How would you feel if you went to all the trouble of emailing your thoughts and feelings to someone and they simply deleted the email and never got back to you? Pretty crappy right?
Then why are you deleting Facebook posts from people who have taken the time to reach out to your business?
All over Facebook, and other social networking sites, brands and businesses are freaking out about negative comments and posts on their wall. And instead of dealing with them they are simply deleting them.
This subject came home to me after I read that Nude by Nature were deleting fan’s negative comments from their Facebook page. I am still not sure if this is entirely true (Nude by Nature denies it), but on clarifying someone’s concerns about this rumour, Nude responded thus:
Hi Jorn, We promise posts aren’t deleted unless they contain bad language or are a one-off complaint which doesn’t benefit other likers of this page.
We think Jenni, who posted before you, hadn’t clicked to view posts by “Everyone (Most Recent)” which meant she couldn’t see her own comment.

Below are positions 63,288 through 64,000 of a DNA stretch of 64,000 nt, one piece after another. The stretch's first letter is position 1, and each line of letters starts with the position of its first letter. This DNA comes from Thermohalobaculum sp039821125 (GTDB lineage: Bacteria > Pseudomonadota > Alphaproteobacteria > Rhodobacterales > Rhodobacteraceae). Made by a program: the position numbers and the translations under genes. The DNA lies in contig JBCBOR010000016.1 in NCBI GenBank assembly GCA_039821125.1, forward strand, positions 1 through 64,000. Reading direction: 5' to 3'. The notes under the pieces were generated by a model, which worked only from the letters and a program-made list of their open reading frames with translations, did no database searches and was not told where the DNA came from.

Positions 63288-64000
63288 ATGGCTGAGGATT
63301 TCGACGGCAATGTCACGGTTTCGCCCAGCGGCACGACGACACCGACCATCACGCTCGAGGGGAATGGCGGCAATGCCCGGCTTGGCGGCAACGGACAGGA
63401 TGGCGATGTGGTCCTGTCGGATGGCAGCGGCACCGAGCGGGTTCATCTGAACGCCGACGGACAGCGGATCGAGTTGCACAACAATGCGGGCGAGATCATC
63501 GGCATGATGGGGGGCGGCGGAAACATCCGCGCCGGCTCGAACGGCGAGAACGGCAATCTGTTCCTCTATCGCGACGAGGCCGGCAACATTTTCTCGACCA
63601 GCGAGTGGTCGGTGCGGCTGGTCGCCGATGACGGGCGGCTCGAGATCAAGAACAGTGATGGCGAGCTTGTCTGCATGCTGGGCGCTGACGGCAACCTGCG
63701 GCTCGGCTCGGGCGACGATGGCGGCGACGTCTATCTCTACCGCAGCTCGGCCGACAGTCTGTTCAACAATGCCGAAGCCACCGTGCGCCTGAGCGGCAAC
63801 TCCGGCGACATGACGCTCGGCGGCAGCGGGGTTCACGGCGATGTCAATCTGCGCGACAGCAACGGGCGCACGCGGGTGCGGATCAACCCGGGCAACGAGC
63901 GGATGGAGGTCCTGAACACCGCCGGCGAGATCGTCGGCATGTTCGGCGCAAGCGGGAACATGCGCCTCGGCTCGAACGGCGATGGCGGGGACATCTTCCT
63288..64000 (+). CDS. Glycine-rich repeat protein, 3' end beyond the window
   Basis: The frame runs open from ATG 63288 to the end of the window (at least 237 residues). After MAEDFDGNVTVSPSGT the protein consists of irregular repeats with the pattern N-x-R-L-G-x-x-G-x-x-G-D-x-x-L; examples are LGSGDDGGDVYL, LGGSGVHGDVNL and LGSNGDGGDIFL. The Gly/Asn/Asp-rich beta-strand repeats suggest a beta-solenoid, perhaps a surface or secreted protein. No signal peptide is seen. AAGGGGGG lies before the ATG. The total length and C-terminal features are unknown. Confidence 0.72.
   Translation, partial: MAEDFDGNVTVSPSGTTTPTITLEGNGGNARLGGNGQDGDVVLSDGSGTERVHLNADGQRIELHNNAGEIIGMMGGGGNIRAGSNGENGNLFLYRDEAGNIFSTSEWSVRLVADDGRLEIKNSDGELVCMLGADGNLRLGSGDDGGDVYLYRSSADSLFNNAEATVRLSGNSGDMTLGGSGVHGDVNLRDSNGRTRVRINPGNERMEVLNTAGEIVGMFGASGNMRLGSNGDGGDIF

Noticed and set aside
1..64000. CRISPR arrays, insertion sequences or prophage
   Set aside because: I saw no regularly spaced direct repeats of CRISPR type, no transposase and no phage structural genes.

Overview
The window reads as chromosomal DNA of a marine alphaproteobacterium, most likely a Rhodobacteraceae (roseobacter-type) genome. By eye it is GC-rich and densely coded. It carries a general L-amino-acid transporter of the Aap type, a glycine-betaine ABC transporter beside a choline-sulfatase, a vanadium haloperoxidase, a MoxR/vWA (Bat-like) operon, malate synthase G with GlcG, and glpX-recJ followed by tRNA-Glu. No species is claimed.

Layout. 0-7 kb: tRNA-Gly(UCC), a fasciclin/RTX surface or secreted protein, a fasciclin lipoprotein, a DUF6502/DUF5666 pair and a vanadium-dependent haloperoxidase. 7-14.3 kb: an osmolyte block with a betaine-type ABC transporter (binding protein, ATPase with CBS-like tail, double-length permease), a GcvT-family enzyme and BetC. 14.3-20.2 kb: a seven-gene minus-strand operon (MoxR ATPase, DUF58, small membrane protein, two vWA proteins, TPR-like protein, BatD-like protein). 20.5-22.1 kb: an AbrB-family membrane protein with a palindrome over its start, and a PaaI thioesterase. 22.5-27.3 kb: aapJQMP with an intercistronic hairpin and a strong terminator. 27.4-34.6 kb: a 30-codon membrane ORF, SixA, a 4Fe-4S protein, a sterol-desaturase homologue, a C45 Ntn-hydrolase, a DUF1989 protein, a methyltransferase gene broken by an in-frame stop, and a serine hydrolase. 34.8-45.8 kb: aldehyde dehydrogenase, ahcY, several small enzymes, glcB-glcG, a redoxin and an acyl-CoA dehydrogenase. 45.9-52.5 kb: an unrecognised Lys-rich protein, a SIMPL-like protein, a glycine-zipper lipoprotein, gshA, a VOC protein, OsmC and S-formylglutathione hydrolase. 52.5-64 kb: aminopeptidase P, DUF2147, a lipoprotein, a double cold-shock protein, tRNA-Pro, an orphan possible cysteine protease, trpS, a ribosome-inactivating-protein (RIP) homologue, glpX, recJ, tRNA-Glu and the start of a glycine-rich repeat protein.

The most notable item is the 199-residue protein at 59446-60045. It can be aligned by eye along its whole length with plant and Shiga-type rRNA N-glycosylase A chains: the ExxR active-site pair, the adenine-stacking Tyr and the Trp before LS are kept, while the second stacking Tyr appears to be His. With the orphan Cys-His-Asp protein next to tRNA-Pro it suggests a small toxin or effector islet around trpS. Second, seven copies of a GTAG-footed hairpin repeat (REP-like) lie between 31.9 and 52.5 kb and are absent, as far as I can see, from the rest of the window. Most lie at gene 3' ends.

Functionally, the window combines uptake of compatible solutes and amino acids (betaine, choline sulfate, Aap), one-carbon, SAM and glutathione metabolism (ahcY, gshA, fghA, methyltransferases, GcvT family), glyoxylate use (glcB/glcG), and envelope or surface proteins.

Please let us know if you have questions or concerns at all
It was good they responded, but the one part of their reply that stood out to me, and that I totally disagree with, is “We promise posts aren’t deleted unless they… are a one-off complaint which doesn’t benefit other likers of this page.”
What they are essentially saying is that they reserve the right to delete any comment or post that shows them in a negative light.
I understand that if a post or comment is abusive, contains curse words or is offensive to others then, by all means, delete it and let people know they cannot post such offensive material. But to delete a post or comment just because it is negative to your brand or business defeats the reason why you are on social media in the first place and undermines your honesty and transparency that is essential to social media.
A Better Way
A better strategy is to comment directly on a person’s negative comments, fixing up any errors they may of made and letting them know you are listening to their concerns and are not afraid of public debate. That way the person making the comment will feel better about your response, and/or, assuming you have a strong enough community, others will come to your defence.
This has worked successfully many times on the pages I manage.
Have you ever had negative comments on your Facebook page or blog? How did you deal with it?